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wonderpup

Could Aliens Really Save The Economy?

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Paul Krugman suggested- partly in jest I think- that a credible threat of alien invasion would kickstart the economy as production was ramped up to meet the threat from outer space.

People would be employed, factories built, new investments made in technology ect- national and international squabbles would be set aside as mankind came together to deal with the nasty extraterrestrial invaders.

So if ET really is out there, watching the earth- could the best thing he might do for us is scare the hell out of us by parking a bloody great UFO on the Whitehouse lawn and start issuing ultimatums?

The idea has been ridiculed for obvious reasons- but is the economic point correct- would such an event lead to an economic recovery?

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Paul Krugman suggested- partly in jest I think- that a credible threat of alien invasion would kickstart the economy as production was ramped up to meet the threat from outer space.

People would be employed, factories built, new investments made in technology ect- national and international squabbles would be set aside as mankind came together to deal with the nasty extraterrestrial invaders.

So if ET really is out there, watching the earth- could the best thing he might do for us is scare the hell out of us by parking a bloody great UFO on the Whitehouse lawn and start issuing ultimatums?

The idea has been ridiculed for obvious reasons- but is the economic point correct- would such an event lead to an economic recovery?

You are channelling Ronald Reagan and I claim my five Altarian dollars

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Paul Krugman suggested- partly in jest I think- that a credible threat of alien invasion would kickstart the economy as production was ramped up to meet the threat from outer space.

People would be employed, factories built, new investments made in technology ect- national and international squabbles would be set aside as mankind came together to deal with the nasty extraterrestrial invaders.

So if ET really is out there, watching the earth- could the best thing he might do for us is scare the hell out of us by parking a bloody great UFO on the Whitehouse lawn and start issuing ultimatums?

The idea has been ridiculed for obvious reasons- but is the economic point correct- would such an event lead to an economic recovery?

As far as I can see this is nothing more than a subtle variation of the 'creative destruction' idea? or should that be 'broken window' idea?

Basically, use an 'event' or in this case the threat of an event to artificially spur economic activity?!

IF ET does turn out to be hostile and, very likely, vastly technologically superior then all that economic activity in the run up to his arrival will have been a waste of time - as he proceeds to devour us for his lunch.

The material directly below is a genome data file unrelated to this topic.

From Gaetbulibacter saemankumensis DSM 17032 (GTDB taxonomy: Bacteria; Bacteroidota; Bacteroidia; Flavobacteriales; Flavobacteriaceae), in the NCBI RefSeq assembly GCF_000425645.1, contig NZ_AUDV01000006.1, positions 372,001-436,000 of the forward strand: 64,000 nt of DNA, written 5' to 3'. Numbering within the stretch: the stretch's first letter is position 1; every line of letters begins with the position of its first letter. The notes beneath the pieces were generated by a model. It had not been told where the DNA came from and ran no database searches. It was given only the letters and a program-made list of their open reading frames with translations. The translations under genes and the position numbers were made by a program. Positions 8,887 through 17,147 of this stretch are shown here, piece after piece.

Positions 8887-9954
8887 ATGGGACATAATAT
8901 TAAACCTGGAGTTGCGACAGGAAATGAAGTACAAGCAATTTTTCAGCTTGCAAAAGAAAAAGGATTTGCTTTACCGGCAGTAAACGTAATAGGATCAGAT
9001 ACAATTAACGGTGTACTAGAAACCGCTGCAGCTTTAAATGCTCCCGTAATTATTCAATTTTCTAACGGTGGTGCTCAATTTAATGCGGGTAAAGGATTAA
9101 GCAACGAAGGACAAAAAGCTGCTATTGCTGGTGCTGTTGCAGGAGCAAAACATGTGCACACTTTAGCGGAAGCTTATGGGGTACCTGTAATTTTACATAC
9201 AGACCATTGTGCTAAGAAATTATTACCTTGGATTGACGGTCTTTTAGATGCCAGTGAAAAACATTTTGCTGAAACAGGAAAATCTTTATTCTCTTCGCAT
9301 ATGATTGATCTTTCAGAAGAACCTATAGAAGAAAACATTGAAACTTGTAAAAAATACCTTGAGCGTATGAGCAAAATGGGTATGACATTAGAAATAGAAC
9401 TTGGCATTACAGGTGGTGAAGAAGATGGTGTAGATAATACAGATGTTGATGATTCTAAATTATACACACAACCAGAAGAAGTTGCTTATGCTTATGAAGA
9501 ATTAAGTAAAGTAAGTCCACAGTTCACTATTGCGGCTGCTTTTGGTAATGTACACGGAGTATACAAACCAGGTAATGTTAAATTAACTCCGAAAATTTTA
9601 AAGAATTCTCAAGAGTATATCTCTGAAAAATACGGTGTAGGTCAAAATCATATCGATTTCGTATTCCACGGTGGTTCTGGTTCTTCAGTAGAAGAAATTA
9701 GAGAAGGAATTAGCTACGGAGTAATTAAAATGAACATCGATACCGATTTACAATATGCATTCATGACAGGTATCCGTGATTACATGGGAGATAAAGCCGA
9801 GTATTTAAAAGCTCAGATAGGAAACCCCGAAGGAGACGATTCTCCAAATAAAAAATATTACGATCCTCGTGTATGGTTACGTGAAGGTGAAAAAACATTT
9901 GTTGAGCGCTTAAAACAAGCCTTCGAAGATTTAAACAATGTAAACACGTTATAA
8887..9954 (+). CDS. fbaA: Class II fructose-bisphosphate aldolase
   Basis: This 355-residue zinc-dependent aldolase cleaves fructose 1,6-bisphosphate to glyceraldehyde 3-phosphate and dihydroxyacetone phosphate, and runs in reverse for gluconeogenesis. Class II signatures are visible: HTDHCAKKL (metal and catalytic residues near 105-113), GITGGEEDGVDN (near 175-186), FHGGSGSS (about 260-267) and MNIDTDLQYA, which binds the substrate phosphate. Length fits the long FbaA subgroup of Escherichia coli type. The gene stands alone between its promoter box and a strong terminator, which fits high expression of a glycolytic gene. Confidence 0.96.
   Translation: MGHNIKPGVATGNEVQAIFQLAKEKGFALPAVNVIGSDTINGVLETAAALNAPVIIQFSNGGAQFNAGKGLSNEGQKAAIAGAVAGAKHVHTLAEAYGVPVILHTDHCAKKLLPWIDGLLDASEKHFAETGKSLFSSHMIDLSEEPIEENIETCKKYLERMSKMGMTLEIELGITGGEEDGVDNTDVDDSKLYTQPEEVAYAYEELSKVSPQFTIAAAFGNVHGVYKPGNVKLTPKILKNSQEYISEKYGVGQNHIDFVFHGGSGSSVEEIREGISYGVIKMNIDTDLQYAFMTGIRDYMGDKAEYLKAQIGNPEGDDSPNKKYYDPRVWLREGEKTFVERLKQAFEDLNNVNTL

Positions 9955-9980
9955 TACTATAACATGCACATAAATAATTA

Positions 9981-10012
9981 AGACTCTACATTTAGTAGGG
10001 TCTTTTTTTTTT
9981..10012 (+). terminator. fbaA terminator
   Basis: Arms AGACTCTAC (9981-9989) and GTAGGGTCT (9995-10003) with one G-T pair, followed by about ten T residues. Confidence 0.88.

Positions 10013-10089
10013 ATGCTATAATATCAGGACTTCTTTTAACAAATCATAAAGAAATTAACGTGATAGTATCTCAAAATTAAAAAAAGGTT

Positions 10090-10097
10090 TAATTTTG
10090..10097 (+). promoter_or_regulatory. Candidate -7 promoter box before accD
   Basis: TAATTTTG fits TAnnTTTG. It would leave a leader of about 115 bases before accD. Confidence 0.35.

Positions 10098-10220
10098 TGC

On the other hand if ET should turn out to be warm and friendly, like the big screen character, then all the activity will have been a waste of time and unnecessary? After all, what will we do with all those billions of anti-ET ray guns??! Indeed, if friendly, ET will just share his knowledge with us for nowt?!

It beggars the imagination that these 'interventionist' economists keep flogging the same dead horse over and over.

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Paul Krugman suggested- partly in jest I think- that a credible threat of alien invasion would kickstart the economy as production was ramped up to meet the threat from outer space.

People would be employed, factories built, new investments made in technology ect- national and international squabbles would be set aside as mankind came together to deal with the nasty extraterrestrial invaders.

So if ET really is out there, watching the earth- could the best thing he might do for us is scare the hell out of us by parking a bloody great UFO on the Whitehouse lawn and start issuing ultimatums?

The idea has been ridiculed for obvious reasons- but is the economic point correct- would such an event lead to an economic recovery?

The problem is that any aliens technologically advanced enough to visit us are probably advanced enough to pummel us into the ground.

Nuclear makes war with aliens (either they can block them or they can't) and between earth nations pretty impractical. We need to find another way of economic reset.

One way would be to boost growth. We could do this by colonising other planets like Mars. The work required to do this would generate massive economic stimulus.

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Rachel Maddow did a piece on this subject on MSNBC a couple of years back; tying together Alan Moore, The Outer Limits, Ronald Reagan and Paul Krugman

More suitable for an OT thread but I'll also mention French conspiranaut Serge Monast's claim that the Evil Overlords are planning a hoax alien invasion under the title Project Blue Beam

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The ne plus ultra of war keynesianism you mean? And the truly astronomical inflation that goes with it; isn't this just another way of saying we need a sufficiently large threat to get away with expanding the state to justify the mother of all money printing? i.e. Krugman's usual BS with knobs on.